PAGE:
Michael Schneider, the TV Guide bureau chief in Los Angeles, writes at his personal blog that the saturation TV coverage of Christopher Dorner's mountain standoff with police, and his eventual death, had an unintended effect on the studios' promotion of movies for Oscars. Turns out that, because the State of the Union speech by President Obama was going to depress TV viewership numbers on the West Coast on Tuesday night, the local stations sold half-hour blocks for infomercials on the movies. But then, voila, lots of eyeballs were watching TV in Southern California. He explains:
Viewing was expected to be tiny last night, as very little regular network programming was airing in primetime. Because of the time zone difference, the State of the Union Address took up most of primetime in the Eastern, Central and Mountain time zones last night. But out here, the address aired from 6 p.m. to 7:30 p.m. After that, the local stations were free to air whatever they wanted.....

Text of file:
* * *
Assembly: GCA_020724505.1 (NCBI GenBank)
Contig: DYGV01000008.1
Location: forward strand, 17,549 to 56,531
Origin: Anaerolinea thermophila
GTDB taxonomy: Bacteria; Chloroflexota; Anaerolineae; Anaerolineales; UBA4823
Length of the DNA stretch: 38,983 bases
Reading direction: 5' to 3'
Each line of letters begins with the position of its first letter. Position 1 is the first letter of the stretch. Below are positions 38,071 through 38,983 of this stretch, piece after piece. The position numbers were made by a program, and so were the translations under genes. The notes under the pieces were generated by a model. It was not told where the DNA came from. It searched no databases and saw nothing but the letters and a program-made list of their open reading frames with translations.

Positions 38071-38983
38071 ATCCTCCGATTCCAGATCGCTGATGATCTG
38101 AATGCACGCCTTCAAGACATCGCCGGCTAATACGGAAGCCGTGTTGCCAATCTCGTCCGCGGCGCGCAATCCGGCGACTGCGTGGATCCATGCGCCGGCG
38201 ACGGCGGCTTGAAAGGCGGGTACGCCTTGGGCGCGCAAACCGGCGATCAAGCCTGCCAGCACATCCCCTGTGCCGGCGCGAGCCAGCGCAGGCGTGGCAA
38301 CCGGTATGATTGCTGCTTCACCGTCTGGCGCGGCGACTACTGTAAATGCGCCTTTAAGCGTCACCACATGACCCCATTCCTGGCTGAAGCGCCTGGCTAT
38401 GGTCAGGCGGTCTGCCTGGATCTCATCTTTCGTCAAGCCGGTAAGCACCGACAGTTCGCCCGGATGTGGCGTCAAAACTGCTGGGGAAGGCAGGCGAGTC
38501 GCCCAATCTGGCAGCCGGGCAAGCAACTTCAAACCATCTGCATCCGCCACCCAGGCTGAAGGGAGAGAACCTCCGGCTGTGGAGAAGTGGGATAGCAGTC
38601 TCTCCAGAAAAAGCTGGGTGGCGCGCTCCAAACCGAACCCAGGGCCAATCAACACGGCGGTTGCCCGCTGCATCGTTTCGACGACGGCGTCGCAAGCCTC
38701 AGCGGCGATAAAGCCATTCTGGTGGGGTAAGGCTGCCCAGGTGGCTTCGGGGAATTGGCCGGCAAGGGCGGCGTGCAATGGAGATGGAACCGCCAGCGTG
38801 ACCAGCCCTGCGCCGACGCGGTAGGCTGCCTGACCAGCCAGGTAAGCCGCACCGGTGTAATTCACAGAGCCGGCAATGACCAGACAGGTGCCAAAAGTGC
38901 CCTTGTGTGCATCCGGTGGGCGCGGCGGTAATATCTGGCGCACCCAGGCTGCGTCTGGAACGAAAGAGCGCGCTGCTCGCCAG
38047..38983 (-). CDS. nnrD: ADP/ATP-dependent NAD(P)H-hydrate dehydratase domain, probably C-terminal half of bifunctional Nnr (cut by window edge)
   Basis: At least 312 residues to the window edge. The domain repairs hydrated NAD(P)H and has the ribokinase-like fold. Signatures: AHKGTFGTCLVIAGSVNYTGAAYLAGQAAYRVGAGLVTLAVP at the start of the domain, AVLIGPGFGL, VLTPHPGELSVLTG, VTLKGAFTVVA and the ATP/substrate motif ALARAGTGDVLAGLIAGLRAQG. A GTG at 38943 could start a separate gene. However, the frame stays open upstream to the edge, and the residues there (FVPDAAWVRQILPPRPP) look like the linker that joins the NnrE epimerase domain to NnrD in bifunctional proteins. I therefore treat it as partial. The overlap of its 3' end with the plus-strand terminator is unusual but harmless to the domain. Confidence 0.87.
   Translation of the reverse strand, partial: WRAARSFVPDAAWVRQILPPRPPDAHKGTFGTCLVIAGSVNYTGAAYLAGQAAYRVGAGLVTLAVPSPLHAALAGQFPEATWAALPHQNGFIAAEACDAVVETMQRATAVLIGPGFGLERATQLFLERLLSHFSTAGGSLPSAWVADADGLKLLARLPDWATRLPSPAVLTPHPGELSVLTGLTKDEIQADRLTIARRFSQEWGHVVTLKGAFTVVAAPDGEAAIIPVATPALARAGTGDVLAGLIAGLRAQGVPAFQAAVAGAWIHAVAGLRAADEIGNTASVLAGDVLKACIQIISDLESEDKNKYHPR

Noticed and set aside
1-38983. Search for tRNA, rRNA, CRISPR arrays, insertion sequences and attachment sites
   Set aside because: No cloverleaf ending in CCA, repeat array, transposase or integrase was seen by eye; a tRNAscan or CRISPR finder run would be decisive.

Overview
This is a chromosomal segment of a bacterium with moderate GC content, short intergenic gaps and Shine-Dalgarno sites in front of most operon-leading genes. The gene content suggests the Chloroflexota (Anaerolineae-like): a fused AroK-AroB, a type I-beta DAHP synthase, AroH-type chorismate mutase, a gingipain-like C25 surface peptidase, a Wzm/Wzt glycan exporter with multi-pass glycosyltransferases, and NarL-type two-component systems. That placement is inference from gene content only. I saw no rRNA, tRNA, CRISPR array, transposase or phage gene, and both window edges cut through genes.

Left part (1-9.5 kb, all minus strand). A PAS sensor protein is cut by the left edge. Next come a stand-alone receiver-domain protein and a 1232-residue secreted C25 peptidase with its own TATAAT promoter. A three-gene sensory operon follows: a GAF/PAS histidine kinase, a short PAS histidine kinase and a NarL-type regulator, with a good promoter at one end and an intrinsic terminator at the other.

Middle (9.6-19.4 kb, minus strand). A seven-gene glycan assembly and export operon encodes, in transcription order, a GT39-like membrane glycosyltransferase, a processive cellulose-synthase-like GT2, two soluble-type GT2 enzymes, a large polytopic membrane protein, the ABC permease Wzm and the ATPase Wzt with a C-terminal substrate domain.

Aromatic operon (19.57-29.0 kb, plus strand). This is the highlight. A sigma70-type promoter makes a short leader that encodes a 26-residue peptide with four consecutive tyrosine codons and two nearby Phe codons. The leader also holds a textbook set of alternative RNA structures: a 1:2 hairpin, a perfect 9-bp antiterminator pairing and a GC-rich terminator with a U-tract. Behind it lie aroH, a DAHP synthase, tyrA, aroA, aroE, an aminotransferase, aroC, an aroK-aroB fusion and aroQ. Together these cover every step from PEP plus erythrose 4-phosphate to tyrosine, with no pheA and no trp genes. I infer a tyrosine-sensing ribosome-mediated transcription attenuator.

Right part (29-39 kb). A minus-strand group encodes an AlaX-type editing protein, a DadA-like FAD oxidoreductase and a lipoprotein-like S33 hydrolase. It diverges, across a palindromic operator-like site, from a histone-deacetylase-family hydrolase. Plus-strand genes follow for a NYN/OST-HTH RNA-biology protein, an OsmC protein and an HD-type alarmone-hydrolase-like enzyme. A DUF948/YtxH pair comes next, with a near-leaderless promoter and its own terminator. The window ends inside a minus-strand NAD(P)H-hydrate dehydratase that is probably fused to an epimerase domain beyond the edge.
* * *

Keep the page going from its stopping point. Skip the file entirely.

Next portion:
ll of these infomercials should have received tiny, tiny audiences. But along came all that wall-to-wall Dorner coverage. Suddenly, those 30-minute Oscar ads were given HUGE lead-ins, as viewers were glued to what was happening in Big Bear.
As a result, the feature studios should be thrilled. Here's how the infomercials fared:
"Silver Linings Playbook" (KTLA, 7:30) 254,000 viewers
"Lincoln: An American Journey" (KCBS, 8:30) 219,000 viewers
"Argo: Declassified" (KNBC, 9:30) 158,000 viewers
"Lincoln: An American Journey" (KABC, 9:30) 148,000